Torrey Pines Law Group's diagnostics patent attorneys and patent agents have decades of experience with protecting and enforcing intellectual property rights related to in vitro diagnostics, clinical diagnostics, companion diagnostics, genetic testing, next-generation sequencing, precision medicine, diagnostic imaging, and bioinformatics innovations. In addition, our attorneys and regulatory advisors have had hands-on experience with actually bringing in vitro diagnostics (IVD) innovations to market through the FDA regulatory process and related hurdles including clinical trials, investment funding, mergers, acquisitions, international supply and distribution, packaging, labeling, and licensing, among many other hurdles.
Our clients ask us to protect and enforce intellectual property rights related to some of the world's most challenging technical areas, and the field of in vitro diagnostics is very often the most challenging from a legal perspective.
Patent laws in the United States related to in vitro diagnostics (IVD) are, unfortunately, uncertain. Fortunately, however, the law is more certain in Europe and other jurisdictions. The uncertainty is derived from an unusual trifecta of Supreme Court opinions from 2012 to 2014 that have altered previously settled law: (e.g., Mayo 1, Myriad 2, and Alice 3). The US Supreme Court has had the opportunity to clarify its opinions but has refused to hear more than ten appeals since issuing those opinions.
As a result, patent practitioners can only glean from more recent appellate court opinions and other federal court decisions as to the most durable approaches to draft, prosecute, and enforce in vitro diagnostics patents. Our firm has substantial experience with obtaining and enforcing diagnostics patents worldwide, but our clients are always prepared for strategic adjustments.
Technologies that "fit" within the definition of an in vitro diagnostic innovation are continuously evolving. The US Food & Drug Administration defines an in vitro diagnostic as “those reagents, instruments, and systems intended for use in diagnosis of disease or other conditions, including a determination of the state of health, in order to cure, mitigate, treat, or prevent disease or its sequelae. Such products are intended for use in the collection, preparation, and examination of specimens taken from the human body.” See 21 CFR § 809.3. One can imagine that this definition now captures precision medicine, next-generation sequencing, medical imaging, artificial intelligence, companion diagnostics, bioinformatics, and so on.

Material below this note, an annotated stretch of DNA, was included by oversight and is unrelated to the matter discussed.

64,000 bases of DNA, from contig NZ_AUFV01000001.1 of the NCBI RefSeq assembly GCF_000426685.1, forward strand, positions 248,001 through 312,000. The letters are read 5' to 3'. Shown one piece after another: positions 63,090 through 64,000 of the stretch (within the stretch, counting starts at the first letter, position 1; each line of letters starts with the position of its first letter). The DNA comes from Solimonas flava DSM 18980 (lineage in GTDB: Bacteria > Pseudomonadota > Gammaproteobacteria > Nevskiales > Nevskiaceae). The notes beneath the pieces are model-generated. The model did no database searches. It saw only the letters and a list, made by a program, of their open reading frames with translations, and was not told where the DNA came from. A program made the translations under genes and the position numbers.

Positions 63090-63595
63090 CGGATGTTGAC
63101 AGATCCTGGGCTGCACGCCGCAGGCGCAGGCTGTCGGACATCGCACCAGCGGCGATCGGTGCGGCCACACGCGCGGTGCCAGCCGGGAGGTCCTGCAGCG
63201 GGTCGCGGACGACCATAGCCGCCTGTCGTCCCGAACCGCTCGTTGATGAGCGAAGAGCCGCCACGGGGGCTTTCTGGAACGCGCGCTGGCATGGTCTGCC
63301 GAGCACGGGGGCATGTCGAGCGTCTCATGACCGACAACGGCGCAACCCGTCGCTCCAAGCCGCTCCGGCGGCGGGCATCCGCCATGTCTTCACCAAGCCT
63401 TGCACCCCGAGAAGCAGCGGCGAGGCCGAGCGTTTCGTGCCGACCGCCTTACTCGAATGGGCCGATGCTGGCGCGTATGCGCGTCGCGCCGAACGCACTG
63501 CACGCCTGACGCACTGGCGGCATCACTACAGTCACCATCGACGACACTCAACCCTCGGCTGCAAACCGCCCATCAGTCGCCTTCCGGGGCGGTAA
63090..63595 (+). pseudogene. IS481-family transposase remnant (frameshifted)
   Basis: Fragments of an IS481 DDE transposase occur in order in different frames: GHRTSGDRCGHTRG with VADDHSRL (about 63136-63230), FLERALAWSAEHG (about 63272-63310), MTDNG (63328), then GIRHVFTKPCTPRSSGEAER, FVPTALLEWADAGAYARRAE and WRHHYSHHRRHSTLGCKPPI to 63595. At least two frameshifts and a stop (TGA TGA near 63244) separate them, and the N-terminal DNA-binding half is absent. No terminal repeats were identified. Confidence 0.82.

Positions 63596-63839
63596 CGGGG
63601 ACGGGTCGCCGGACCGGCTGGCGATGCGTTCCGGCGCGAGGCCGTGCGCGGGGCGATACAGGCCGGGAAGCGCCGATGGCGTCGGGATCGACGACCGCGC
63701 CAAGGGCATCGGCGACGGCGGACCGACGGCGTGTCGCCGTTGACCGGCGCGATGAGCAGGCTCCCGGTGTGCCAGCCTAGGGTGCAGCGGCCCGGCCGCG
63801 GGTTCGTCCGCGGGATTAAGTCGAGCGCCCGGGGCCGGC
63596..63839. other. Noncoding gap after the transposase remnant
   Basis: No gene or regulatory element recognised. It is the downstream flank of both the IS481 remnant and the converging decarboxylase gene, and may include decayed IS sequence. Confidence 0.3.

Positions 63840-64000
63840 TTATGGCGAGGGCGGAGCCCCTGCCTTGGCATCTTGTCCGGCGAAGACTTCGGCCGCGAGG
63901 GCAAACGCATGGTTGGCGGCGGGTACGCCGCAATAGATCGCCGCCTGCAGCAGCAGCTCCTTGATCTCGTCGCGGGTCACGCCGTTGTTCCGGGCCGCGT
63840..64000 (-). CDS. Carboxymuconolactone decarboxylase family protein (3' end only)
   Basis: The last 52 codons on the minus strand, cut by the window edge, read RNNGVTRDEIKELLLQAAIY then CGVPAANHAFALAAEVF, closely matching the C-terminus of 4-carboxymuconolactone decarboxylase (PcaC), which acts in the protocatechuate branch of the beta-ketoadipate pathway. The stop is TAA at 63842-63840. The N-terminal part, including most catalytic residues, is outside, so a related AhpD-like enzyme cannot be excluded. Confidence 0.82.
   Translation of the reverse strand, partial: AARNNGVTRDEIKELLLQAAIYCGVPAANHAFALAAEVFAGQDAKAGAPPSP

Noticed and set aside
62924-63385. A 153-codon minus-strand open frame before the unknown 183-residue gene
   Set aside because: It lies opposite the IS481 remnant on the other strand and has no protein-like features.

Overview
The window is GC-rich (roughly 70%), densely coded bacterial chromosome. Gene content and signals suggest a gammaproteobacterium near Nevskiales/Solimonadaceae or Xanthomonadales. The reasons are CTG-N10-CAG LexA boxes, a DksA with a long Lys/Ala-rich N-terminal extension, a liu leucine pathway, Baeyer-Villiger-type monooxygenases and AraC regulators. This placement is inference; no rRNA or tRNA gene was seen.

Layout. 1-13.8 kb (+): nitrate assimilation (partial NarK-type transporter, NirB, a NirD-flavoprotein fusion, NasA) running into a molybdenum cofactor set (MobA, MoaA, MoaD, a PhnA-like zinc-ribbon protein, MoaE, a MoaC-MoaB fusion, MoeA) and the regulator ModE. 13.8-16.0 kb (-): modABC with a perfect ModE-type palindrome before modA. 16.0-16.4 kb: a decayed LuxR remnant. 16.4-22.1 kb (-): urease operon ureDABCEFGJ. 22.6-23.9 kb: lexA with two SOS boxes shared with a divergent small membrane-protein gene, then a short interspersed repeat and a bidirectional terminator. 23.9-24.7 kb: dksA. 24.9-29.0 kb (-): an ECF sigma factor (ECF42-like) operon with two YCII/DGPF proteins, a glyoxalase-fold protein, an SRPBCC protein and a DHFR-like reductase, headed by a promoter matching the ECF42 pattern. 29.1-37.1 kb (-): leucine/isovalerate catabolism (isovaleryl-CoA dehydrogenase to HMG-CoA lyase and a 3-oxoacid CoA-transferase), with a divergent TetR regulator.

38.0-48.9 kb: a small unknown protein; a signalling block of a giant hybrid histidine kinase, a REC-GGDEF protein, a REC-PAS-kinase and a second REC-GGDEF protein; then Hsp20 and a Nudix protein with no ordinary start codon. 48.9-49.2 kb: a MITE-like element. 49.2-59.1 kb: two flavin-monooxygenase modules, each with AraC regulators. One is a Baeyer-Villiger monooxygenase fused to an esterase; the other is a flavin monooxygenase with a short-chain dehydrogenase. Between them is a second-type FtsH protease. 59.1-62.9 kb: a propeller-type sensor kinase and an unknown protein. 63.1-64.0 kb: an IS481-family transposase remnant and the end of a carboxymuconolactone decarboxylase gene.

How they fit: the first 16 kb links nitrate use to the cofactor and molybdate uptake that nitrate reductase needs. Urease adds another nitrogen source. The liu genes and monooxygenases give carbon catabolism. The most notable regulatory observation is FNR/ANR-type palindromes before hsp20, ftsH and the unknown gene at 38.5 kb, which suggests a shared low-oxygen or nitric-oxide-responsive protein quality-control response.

Our IVD clients regularly ask us to assist them with:
Most medical treatments are designed for the "average patient" as a one-size-fits-all-approach, which may be successful for some patients but not for others. Precision medicine, sometimes known as "personalized medicine" is an innovative approach to tailoring disease prevention and treatment that takes into account differences in people's genes, environments, and lifestyles. The goal of precision medicine is to target the right treatments to the right patients at the right time.
We have assisted our clients with protecting and enforcing precision medicine intellectual property rights throughout the world. We have also helped them with identifying and successfully commercializing both FDA regulated and non-FDA regulated (direct to consumer, or DTC) pathways to market.
Precision medicine is only as good as the tests that guide diagnosis and treatment. Next Generation Sequencing (NGS) tests are capable of rapidly identifying large sections of a person's genome or cancerous tumor. Patients, physicians and researchers can use these tests to find genetic variants that help them diagnose, treat, and understand more about human disease.
Our firm has significant experience with protecting those technologies worldwide, and with identifying both FDA regulated and non-FDA regulated pathways to market.